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SA's young leaders paint a hopeful - and disruptive - picture


South Australia’s young business leaders have challenged the stereotypes about the state, painting a picture of SA as a place where entrepreneurs can work together to challenge the status quo.

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InDaily’s inaugural 40 Under 40 awards, announced last night, recognised 40 young leaders in their fields, with entrepreneurialism and a willingness to try new things and disrupt the status quo a common theme.

While 40 leaders were recognised after a rigorous judging process, the entire shortlist contained an impressive array of local talent.

Four were also recognised with individual awards, with the winners all expressing a common view: that the state has a lot to gain from collaboration and that our close-knit community – sometimes portrayed as a disadvantage – means that new ideas can blossom here.

The winner of the “First Among Equals” award, which recognises the leader who exemplified the qualities of the entire 40, said that his innovative business could only have been fostered in South Australia.

Dr Sebastian Rees, who developed GenWise Health with business partner and fellow doctor Troye Wallet, told last night’s awards ceremony that the pair’s idea to use technology to improve the model of care for GPs looking after patients in residential aged care, could only have blossomed from South Australia.

“South Australia has this unique environment where you can test ideas, where you can cultivate (them) and challenge the status quo,” he said. “For Troye and I it really was the perfect environment to come up with something new, and test it out, and look at where else we could apply it.”

He said the depth of young entrepreneurs present in the room at the National Wine Centre last night was exciting.

“In the next five or 10 years, we’re really going to see Adelaide tech city really happening. It’s an extraordinary privilege to be on that stage with some really honourable people.”

Rees’s award was supported by InDaily with the Australian Institute of Company Directors.

Rees’s message was echoed by Noelle Smit, co-founder of Teamgage, who won the Graduate Certificate in management prize from the Australian Institute of Business.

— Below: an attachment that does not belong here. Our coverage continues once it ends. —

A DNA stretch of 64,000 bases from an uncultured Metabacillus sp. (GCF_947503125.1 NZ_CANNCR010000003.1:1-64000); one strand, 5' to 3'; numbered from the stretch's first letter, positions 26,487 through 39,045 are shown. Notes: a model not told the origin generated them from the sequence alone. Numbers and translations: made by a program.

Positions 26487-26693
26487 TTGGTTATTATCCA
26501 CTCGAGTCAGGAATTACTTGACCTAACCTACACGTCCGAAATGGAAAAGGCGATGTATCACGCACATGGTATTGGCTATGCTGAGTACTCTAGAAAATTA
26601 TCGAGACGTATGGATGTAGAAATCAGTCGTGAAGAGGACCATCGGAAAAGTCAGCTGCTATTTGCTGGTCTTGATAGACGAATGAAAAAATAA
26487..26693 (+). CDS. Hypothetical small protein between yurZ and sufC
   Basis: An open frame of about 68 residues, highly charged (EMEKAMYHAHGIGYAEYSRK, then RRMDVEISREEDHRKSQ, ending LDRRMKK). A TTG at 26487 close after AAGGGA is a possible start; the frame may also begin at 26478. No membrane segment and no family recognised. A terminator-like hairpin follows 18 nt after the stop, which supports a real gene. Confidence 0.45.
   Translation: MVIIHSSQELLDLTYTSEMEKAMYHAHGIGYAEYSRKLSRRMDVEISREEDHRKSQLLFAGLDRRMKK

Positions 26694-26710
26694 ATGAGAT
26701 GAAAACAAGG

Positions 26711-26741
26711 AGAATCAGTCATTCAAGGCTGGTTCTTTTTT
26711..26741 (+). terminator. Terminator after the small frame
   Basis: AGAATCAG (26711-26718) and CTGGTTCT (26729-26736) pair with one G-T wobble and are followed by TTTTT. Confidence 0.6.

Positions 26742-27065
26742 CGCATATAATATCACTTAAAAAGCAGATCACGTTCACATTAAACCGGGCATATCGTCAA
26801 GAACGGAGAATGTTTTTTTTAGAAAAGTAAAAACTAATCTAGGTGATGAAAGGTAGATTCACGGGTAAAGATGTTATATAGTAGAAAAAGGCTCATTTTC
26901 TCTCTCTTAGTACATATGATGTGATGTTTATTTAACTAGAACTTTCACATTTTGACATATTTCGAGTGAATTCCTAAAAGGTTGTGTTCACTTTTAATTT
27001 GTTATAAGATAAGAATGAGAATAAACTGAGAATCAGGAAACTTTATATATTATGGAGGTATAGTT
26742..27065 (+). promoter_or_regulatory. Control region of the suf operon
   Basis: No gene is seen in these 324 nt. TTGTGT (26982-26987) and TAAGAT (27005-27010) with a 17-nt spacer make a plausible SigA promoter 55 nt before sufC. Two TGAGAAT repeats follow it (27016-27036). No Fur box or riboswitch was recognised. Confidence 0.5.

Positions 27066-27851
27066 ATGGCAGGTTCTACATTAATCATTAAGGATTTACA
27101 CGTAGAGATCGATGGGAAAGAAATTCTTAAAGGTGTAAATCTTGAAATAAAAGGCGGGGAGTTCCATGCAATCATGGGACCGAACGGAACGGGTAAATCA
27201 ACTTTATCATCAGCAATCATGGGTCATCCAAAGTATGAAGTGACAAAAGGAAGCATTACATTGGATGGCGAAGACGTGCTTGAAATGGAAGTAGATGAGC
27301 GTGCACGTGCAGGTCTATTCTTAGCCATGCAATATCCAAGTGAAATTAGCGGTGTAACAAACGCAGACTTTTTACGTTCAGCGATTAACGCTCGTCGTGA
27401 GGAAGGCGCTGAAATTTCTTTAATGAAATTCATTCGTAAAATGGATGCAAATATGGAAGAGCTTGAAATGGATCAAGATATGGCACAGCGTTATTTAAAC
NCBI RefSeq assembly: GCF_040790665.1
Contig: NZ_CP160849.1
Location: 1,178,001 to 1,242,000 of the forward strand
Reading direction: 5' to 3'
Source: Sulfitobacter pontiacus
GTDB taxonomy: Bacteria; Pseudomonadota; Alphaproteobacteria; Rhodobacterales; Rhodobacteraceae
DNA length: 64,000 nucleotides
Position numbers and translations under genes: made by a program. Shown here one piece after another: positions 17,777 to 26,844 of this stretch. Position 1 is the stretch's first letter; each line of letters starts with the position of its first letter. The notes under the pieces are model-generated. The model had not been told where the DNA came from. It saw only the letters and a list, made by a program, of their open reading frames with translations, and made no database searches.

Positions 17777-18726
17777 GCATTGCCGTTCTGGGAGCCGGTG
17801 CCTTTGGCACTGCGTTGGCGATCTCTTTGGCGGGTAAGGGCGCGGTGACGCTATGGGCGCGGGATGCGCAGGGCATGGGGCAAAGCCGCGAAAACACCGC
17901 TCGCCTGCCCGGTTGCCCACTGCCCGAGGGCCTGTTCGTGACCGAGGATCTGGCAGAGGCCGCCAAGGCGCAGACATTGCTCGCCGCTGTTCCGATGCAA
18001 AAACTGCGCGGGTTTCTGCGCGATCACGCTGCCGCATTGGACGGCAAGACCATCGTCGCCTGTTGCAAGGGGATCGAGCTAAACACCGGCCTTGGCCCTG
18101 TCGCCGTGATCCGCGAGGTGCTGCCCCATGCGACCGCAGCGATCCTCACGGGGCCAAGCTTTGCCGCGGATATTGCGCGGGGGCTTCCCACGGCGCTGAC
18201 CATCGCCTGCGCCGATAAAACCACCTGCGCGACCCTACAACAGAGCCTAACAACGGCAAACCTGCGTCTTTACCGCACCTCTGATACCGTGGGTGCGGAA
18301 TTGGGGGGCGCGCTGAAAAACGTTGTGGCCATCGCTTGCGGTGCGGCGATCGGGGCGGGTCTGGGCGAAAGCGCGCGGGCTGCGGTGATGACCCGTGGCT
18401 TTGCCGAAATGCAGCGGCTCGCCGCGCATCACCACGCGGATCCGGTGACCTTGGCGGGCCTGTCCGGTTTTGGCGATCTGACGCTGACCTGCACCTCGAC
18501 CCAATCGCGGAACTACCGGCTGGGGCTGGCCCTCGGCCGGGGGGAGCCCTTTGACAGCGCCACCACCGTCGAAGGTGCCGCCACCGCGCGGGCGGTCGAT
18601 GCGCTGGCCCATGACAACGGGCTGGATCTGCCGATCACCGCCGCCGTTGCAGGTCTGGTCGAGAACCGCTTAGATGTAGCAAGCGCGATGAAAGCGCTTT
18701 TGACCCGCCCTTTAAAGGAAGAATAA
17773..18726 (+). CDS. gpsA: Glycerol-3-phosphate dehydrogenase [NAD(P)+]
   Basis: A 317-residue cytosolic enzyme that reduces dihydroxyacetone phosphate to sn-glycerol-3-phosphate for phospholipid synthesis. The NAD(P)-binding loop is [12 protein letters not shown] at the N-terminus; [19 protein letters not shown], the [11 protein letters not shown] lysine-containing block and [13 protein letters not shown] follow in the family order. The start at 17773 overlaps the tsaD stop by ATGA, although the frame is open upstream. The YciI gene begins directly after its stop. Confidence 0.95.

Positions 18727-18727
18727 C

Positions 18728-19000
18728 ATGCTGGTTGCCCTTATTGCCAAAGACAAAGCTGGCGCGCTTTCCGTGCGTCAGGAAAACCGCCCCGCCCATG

Smit, who produces a technology-based management tool to help companies better manage performance, said she was passionate about the state.

Noelle Smit with AIB CEO Paul Wappett: “We hope that the scholarship for our highly practical Graduate Certificate in Management will support Noelle in her future career endeavours so she can continue to build on her achievements in the local technology sector.”

“I think that there is a lot of good that happens here and maybe we don’t tell that story enough about the great things that are happening,” she said. “I imagine the people in this room will continue to grow this state, the economy and create new jobs.”

Her business has grown from a start-up to a growing concern with clients in five countries and customers including Microsoft, NEC and Santos.

Another winner, this time of the Inspiring Disruptor Award, also demonstrates that a nationally-significant technology company can be built from South Australia.

Sasha Baranikov, whose company Uniti Wireless has grown in four years from the ground up to pre-IPO, provides a super-fast fixed broadband service, with 60 staff across two states.

Baranikov, who won a prize from Underwood Executive, talked about her connections with the other young leaders in the room.

“I think it’s really humbling to be in a room with such inspiring people. You don’t make a business remarkable without your people…”

Sasha Baranikov from Uniti Wireless. Photo: Tony Lewis/InDaily

Underwood, who runs her executive search company from Adelaide, said there was no doubt that the state had an opportunity to “keep and develop the highest performing talent right here”.

“We need to continue to back each other and support each other’s businesses and I suggest we move away from the status quo,” she said. “Take a risk. Give a dynamic up and comer a try. We have a room full of them right here tonight.”

The final award, for contribution to the state, was designed to recognise social as well as commercial impact.

David O’Loughlin, from award presenter KWP!, said the advertising agency wanted to celebrate the young people of South Australia, particularly those who bring together the twin imperatives of building the prosperity of the state while ensuring as many people as possible can share in that wealth.

Carmen Garcia from Community Corporate. Photo: Tony Lewis/InDaily

He said he was struck by the winner’s mantra: “The core of human dignity is work.”

Winner Carmen Garcia, from Community Corporate, which works in the field of corporate responsibility, said South Australia had the capacity to be a trailblazing state once more.

“One of the most precious resources we have in this country is not what we find in the ground, as important as that is… it is the people that walk above it that made this country great and will continue to.

“It really is about building a community around your business and that’s what I love about South Australia. I think we genuinely want each and every one of us to succeed – and we want to be trailblazers. We don’t want to be followers.”

InDaily will be profiling these winners – and the entire 40 Under 40 – in the coming weeks and months.

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